I didn’t try to make her feel guilty for supporting an initiative that would trigger citywide votes for any building over 32 feet in her town. I asked a lot of questions about values. Did she want my brother and his family to be able to afford to live nearby? Did she want people to be able to walk to the grocery store or walk to and from their jobs? Why did she think that having a parking lot at the new Expo line station blocks from our house was the best use of limited space? Why did she feel it was undemocratic for residents to not know about each and every new development going up in her community? What were the arguments her friends used to mobilize her to show up to fight a low-income housing project for victims of domestic abuse?

I asked lots and lots of questions. I did a lot of listening. I respectfully disagreed when I felt like I could make a succinct argument that aligned with her values instead of telling her that her basic values were wrong. Recently, I sent her a copy of Walkable City: How Downtown Can Save America, One Step at a Time by Jeff Speck. She loves it. If I had sent that book to her a year ago, she wouldn’t have been ready. 

7 Practical Steps for Talking to Your NIMBY Parents

  1. Listen more than you talk.
  2. Look for an organic opening.
  3. Ask open-ended questions.
  4. Celebrate your shared vision of the future.
  5. Connect the struggle for walkable, affordable cities to struggles your parents advocated for when they were your age.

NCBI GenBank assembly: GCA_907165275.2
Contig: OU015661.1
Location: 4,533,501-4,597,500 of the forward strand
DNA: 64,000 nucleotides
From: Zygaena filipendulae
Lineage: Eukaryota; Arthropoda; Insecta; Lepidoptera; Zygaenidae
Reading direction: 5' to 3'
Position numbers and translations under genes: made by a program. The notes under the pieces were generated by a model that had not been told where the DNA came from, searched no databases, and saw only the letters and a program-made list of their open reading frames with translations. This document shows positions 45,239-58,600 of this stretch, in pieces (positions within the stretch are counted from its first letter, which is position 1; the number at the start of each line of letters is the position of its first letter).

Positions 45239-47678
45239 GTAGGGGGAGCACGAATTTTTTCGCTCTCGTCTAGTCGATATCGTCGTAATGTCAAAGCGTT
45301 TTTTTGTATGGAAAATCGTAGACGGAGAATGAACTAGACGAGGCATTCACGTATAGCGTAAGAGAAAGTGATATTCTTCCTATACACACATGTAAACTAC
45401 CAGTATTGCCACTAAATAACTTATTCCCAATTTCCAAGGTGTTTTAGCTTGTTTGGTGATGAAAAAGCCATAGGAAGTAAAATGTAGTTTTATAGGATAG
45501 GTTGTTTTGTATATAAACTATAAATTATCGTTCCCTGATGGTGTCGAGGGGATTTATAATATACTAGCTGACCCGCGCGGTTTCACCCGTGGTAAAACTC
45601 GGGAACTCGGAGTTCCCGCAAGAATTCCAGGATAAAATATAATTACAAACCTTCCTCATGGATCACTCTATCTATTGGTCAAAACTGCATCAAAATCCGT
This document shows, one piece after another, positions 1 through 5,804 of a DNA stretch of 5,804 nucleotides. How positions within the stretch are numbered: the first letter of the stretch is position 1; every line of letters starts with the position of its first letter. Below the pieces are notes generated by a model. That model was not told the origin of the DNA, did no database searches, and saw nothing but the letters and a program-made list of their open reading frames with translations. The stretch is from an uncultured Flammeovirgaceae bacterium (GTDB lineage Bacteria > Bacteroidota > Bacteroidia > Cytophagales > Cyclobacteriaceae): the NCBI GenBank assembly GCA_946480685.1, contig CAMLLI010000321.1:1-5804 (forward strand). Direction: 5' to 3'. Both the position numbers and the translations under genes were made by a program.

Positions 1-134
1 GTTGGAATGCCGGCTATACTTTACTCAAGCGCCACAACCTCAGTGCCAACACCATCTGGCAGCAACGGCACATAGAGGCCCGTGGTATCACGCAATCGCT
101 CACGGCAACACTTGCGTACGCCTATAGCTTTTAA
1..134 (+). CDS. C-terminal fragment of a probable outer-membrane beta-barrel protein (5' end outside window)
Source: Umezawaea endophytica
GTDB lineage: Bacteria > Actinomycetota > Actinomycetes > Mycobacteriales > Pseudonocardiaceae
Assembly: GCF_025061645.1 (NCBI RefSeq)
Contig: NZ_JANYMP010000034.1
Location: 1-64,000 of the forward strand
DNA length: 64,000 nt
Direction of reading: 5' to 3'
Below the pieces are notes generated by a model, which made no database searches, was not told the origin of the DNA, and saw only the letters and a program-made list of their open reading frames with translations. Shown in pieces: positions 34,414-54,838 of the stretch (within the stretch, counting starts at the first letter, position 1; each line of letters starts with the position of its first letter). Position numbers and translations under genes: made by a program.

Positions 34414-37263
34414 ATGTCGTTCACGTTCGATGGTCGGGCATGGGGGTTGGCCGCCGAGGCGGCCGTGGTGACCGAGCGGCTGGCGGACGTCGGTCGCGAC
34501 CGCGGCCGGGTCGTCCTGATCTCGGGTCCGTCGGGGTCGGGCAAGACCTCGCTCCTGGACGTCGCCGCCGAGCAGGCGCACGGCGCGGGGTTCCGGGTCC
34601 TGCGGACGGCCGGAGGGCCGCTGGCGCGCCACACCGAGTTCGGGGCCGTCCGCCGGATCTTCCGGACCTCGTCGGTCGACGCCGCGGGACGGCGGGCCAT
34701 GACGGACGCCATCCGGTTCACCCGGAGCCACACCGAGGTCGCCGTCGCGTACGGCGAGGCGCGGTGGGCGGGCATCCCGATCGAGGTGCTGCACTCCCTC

6. Be open to not winning every discussion.
  7. Don’t use data if there is an anecdote that tells the same story, (unless your parent is a wonky engineer and gets fired up about data).

An important aspect in this YIMBY struggle is being patient and waiting for organic openings. It is frustrating for those of us who have come to this YIMBY fight from a desperate feeling that more must be done to halt climate change to realize that it might be useful to more patiently advocate for dense cities. A lot of this anger and frustration about destroying our planet is redirected at single-family homeowners who refuse to share the city. Anger is useful. It gets me up in the morning. I just don’t think my anger is going to win people over to declare themselves YIMBYs–and it can certainly ruin a Thanksgiving dinner! Urbanists should take the opportunity to engage positively on these issues with their families: listen to their concerns, ask about their needs, and highlight mutual self-interests to work towards a more affordable, inclusive, and welcoming future for our cities.

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Article Author

Laura Loe (Bernstein) is an educator, musician, and gardener from Colombia/NY/LA/Chicago who has lived in Seattle since 2009. Her writing has appeared in Data for Progress, The Urbanist, The Seattle Globalist, South Seattle Emerald, and International Examiner. She is passionate about womxn urbanist voices, climate justice, community ownership, equitable community development and renters' rights. Laura founded Share the Cities with like-minded folks and performs civic matchmaking that leads to unlikely allyships. She tweets as @sharethecities and @lauraloeseattle and is supported by 90 monthly patrons on Patreon.